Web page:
Saturday, 6 December 2014

Scratch Built and Commercial Terrain


I will start this post off with the rubberised roads that I received through the post from Early War Miniatures. I purchased these at the Warfare show last month but as they had completely sold out, they sent them on to me with free postage and an extra piece of road as a thank you.

I had seen these roads on some of Richard Clarke's (TFL) and the Perry's table layouts and have been meaning to buy them for a while. I like the idea of being able to run your roads up over hills, something you are unable to do with rigid roads, unless you actually build the road into the hill. 

I purchased my set of cobbled roads for £45 which came unpainted but they paint up really easy using water based paints. Highly recommended. www.earlywarminiatures.com
28mm vehicle for scale. They do roads for 15/20mm scale as well. I just need to blend the static grass on the edge of the roads to match my terrain.




   
Whilst at the Warfare Show, I treated myself to a ready made and painted 'Well and Wall' pack from www.adrianswalls.com Again these were all sold out at the show, so they were sent onto me with free postage. They come painted to a very high standard with three sections of wall, a well with realistic water effect and a wooden 'nodding donkey'. I did repaint the walls and add some static grass but that was only so it would match the colours of my own terrain. Highly recommended and excellent value.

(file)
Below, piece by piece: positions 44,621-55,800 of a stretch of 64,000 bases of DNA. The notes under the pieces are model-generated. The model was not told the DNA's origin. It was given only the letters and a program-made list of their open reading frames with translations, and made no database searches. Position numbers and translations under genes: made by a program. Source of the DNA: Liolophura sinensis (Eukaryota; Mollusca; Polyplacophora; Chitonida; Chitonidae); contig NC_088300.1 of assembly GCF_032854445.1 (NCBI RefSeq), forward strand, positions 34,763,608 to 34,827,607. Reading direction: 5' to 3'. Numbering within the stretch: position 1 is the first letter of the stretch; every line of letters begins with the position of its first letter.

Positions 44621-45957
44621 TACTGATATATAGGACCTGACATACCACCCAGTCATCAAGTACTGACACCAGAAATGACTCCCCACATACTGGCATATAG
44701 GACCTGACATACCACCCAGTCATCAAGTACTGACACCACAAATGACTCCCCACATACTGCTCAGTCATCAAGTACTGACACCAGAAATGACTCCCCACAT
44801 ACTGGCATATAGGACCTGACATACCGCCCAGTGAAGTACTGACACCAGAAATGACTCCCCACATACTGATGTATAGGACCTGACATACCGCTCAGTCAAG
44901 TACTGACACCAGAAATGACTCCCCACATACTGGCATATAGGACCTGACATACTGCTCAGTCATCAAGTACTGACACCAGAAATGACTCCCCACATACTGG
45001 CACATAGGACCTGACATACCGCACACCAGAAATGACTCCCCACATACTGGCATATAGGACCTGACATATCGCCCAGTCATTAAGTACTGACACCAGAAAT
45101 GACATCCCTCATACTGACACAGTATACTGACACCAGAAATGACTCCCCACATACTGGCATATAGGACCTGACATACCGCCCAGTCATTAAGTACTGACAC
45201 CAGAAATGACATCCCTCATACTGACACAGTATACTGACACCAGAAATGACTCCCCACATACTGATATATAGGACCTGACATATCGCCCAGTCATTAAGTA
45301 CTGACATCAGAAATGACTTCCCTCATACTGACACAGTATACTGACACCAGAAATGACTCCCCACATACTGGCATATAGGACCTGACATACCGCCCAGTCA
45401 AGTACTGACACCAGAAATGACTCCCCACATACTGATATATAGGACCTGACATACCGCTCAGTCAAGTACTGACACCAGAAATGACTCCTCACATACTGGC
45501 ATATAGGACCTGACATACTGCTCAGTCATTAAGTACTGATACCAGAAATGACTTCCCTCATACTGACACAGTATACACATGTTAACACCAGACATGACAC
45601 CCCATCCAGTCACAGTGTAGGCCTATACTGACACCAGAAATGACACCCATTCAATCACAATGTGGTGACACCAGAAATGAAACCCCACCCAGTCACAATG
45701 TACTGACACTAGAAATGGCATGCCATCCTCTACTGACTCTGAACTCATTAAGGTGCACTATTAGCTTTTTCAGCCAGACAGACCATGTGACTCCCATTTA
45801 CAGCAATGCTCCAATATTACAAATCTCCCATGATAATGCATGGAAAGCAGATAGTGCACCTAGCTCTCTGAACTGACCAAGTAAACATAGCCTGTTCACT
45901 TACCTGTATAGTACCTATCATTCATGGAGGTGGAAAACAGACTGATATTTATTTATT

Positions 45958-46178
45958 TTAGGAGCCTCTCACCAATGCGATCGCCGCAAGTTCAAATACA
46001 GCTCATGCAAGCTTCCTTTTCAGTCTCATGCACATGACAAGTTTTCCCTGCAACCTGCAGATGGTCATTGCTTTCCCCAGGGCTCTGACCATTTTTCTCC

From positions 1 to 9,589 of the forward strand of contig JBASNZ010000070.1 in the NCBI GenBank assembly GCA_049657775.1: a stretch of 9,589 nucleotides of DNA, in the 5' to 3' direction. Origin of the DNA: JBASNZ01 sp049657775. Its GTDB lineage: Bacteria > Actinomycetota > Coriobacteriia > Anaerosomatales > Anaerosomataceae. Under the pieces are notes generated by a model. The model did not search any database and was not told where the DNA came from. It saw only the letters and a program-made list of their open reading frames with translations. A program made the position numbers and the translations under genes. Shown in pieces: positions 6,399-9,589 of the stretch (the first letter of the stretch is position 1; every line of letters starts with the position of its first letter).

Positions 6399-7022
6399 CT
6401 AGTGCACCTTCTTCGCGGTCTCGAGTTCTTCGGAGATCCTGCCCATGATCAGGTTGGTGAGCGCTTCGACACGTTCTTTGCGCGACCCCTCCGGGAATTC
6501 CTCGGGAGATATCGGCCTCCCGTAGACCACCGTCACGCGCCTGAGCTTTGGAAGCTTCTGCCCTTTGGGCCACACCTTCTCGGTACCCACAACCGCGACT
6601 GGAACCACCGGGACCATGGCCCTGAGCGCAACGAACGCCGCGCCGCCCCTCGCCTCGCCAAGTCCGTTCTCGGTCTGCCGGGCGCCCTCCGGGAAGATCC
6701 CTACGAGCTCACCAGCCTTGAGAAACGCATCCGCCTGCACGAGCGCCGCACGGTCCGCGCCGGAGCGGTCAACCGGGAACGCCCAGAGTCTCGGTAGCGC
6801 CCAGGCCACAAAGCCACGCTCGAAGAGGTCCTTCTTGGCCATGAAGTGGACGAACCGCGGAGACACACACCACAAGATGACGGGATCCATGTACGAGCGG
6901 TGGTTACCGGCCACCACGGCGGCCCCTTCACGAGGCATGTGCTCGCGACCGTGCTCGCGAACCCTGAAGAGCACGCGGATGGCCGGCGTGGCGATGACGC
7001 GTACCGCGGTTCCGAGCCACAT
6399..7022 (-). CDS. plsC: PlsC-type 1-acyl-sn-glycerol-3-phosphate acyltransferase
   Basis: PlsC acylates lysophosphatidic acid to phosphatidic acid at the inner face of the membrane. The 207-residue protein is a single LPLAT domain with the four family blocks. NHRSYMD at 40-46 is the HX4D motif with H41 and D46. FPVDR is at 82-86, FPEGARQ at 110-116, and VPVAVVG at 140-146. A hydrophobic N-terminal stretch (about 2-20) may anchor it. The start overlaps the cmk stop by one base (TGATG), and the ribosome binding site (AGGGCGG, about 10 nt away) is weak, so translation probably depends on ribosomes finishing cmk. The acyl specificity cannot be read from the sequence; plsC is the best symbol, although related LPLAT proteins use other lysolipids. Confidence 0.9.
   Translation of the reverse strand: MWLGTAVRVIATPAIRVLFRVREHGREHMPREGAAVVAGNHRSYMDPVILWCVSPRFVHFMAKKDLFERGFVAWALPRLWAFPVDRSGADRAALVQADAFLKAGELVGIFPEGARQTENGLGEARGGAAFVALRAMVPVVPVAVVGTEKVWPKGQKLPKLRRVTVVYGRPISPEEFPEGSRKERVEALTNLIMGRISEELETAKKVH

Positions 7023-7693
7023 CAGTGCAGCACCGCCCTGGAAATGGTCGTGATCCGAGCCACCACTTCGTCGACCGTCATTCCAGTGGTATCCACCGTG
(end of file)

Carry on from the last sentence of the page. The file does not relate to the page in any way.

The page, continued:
My third purchase of the Warfare Show was the plastic Middle Eastern building from Perry Miniatures. I made a base for the building but didn't glue it down as it does not have a removable roof, so that you can place your figures inside. Again, a very nice kit. 

The rest of the buildings are what I have scratch built and I will be making a second batch of buildings, some roads, high walls and maybe a market to go with this collection.



  
When dry, I use tile grout, PVA glue and sand where needed.



  When dry, paint everything in dark brown paint.

 
 
 
I tried a new painting formula for these buildings using the following emulsion house paints from Wilko Home Store. They are tester pots that only cost £1 each but have about four times more paint than what you would get in your average pot of model paint, so ideal for doing your terrain. 
 
After the dark brown base coat, I use in the following order - Wilko - Nutmeg Spice, Retro Ochre, Sand, On Deck. 

For the wooden thatching on a couple of the buildings, I cut up some bristles from a broom head that I also bought from Wilko and PVA glued down onto the frame work. The glue was still wet when I took these pictures but when dry you wont be able to see the white glue.


   As mentioned in my last post, I plan to use these buildings not just for Modern Afghanistan but also for WW2 Desert and The North West Frontier.
 
 
And to finish off with the usual action shots.















 





 
The dome on the roof of the building was just one half of some plastic packaging from an old Christmas decoration and the table surface is an old dust sheet that I had.
 
I will try to get some more buildings done but it is freezing in the garage at the moment, even with the heater on.
Cheers,
Pat.
 

Monday, 24 November 2014